Sixteenth performance: Underwood's "Just A Dream": There's no doubt the woman can sing her heart out, and after a moving introduction from one Leslie Ponder, who lost her husband in war, it would seem unfair to criticize the war ballad.  "Now that is what country music is about," Paisley said after Underwood left the stage. Underwood later said she noticed her mom crying as she was singing, and while I didn't really buy a word Underwood said, I'm not grading against a mom's tears. B

Fifteenth performance: Urban's "Sweet Thing": A preview of Urban's as-yet-untitled upcoming album, "Sweet Thing" has a fluid, almost funky groove, as The Times' Randy Lewis earlier pointed out. It flirts with building to full-on, rock 'n' roll finale, but Urban is singing more about anticipation here. B

Fourteenth performance: Paisley's "Waiting On a Woman": Paisley goes all respectable and obedient in this nominated song. Paisley was gentlemanly in his delivery, but the song still has some aw-shucks nervousness to it. His guitar soloing here was more understated and extended naturally from the slide notes. B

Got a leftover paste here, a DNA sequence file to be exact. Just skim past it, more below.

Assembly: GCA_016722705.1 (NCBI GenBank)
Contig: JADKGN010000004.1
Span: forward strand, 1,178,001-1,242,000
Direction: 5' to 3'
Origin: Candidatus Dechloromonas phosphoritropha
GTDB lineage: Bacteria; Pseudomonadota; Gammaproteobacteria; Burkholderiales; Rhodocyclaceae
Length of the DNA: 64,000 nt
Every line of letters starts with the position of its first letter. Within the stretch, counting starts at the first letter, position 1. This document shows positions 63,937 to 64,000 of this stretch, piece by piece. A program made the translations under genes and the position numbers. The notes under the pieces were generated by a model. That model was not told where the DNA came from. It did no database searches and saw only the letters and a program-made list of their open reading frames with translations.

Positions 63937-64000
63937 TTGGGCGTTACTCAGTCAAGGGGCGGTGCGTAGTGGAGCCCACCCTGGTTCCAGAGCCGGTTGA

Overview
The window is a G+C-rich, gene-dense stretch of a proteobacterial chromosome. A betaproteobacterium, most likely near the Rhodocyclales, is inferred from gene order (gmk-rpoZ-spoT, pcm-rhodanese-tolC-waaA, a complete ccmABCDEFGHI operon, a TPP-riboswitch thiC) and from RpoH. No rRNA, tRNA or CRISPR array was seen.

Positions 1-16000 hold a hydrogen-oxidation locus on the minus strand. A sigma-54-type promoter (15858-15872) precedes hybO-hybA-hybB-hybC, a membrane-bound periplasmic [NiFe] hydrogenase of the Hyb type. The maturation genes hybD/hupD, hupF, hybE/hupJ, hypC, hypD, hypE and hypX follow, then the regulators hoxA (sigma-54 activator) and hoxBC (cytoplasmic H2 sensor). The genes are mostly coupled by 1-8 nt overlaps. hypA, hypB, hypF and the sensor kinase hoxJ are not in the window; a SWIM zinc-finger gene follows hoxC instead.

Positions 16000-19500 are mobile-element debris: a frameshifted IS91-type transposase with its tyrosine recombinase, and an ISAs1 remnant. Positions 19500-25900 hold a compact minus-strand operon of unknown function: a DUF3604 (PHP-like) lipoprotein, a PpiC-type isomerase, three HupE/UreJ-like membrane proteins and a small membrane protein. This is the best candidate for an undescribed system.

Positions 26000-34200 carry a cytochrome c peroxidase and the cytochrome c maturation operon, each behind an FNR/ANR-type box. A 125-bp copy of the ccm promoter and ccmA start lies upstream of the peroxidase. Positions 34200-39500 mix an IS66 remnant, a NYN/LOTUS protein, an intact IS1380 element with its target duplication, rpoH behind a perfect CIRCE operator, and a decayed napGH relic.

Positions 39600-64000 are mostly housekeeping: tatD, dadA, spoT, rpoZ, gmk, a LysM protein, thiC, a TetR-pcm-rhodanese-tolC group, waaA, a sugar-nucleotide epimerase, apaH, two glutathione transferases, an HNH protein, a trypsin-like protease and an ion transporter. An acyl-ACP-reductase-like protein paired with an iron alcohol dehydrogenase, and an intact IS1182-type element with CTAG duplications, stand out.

Thirteenth performance: Darius Rucker, "Don't Think I Don't Think About It": The Hootie and the Blowfish singer celebrates his successful country makeover. It's as humble and jangly as Rucker's best-known work with the Blowfish, albeit with some country reference points thrown in. Lyrics about whiskey? Check. Slide guitar? Check. C

Twelfth performance: Brooks & Dunn with Reba McEntire, "Cowgirls Don't Cry": A duet at its finest. This slow-dance number became a show-stopper as soon as Reba took the microphone, bringing the song to a near halt, and nearly proving the title false. A-

Eleventh performance: Jason Aldean, "She's Country": OK, the above photograph was sized and placed during this performance, so, admittedly, the song didn't receive full attention. But a preview of Aldean's upcoming album, the singer unveiled the pool-hall rocker "She's Country," which put the genre on equal-footing with religion. But above all, the song's list of "country" attributes seemed to pander rather than celebrate. D